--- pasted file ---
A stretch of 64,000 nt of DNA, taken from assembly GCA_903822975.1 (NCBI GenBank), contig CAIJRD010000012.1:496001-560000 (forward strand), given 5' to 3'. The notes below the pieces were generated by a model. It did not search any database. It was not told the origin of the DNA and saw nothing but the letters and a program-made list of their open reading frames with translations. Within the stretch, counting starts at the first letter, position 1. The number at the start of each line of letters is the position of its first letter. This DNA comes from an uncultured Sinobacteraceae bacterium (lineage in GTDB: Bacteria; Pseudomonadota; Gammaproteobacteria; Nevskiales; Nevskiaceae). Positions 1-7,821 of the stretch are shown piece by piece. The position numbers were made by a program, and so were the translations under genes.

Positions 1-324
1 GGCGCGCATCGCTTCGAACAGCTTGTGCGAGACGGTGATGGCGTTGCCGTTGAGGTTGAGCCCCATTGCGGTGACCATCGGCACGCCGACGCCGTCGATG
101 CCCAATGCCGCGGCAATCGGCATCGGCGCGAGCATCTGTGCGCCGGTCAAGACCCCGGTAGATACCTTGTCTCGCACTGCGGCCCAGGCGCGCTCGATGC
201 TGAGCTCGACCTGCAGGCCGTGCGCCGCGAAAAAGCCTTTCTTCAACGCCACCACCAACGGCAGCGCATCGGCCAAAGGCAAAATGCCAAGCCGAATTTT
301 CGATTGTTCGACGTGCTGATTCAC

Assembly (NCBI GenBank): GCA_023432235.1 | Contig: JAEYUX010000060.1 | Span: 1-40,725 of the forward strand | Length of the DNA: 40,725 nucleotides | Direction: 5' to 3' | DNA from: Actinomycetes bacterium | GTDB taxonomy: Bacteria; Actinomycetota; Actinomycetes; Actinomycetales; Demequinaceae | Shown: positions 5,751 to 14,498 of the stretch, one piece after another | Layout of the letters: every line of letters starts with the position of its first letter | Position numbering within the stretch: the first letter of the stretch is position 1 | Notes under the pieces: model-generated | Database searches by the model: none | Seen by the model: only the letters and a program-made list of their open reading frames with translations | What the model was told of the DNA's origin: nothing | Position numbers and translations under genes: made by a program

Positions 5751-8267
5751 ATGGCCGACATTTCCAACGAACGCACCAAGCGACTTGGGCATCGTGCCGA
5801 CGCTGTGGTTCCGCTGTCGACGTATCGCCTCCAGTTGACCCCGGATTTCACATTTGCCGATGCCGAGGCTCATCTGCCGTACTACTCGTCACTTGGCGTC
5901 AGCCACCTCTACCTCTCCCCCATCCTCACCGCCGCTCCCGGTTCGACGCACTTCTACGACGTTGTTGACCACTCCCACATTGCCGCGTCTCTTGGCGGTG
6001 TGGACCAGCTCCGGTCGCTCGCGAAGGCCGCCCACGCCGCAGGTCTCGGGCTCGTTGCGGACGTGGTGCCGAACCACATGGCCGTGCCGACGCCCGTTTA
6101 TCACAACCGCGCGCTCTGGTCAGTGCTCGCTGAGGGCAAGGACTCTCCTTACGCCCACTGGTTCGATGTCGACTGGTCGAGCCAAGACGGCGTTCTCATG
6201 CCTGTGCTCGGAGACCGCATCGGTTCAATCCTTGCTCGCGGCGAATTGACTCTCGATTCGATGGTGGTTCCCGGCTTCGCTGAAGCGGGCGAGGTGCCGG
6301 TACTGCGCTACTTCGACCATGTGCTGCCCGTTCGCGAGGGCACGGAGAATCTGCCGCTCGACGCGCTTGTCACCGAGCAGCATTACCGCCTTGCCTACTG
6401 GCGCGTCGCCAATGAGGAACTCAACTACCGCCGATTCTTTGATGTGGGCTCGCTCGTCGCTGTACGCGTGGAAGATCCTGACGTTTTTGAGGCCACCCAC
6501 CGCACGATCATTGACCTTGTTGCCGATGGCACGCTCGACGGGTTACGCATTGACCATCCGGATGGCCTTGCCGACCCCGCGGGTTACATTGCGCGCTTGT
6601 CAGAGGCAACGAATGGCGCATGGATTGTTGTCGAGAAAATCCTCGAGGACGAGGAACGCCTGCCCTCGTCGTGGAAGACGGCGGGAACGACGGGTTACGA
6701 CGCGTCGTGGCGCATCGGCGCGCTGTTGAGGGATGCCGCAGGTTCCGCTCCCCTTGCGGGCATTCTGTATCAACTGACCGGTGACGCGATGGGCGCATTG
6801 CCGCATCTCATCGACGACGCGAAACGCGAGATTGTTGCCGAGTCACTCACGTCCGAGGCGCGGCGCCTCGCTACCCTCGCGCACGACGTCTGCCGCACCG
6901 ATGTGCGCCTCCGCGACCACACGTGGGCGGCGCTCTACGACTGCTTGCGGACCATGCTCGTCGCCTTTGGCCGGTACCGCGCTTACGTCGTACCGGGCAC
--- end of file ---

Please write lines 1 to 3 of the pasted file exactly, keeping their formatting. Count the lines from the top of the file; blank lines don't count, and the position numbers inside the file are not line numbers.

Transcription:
A stretch of 64,000 nt of DNA, taken from assembly GCA_903822975.1 (NCBI GenBank), contig CAIJRD010000012.1:496001-560000 (forward strand), given 5' to 3'. The notes below the pieces were generated by a model. It did not search any database. It was not told the origin of the DNA and saw nothing but the letters and a program-made list of their open reading frames with translations. Within the stretch, counting starts at the first letter, position 1. The number at the start of each line of letters is the position of its first letter. This DNA comes from an uncultured Sinobacteraceae bacterium (lineage in GTDB: Bacteria; Pseudomonadota; Gammaproteobacteria; Nevskiales; Nevskiaceae). Positions 1-7,821 of the stretch are shown piece by piece. The position numbers were made by a program, and so were the translations under genes.

Positions 1-324
1 GGCGCGCATCGCTTCGAACAGCTTGTGCGAGACGGTGATGGCGTTGCCGTTGAGGTTGAGCCCCATTGCGGTGACCATCGGCACGCCGACGCCGTCGATG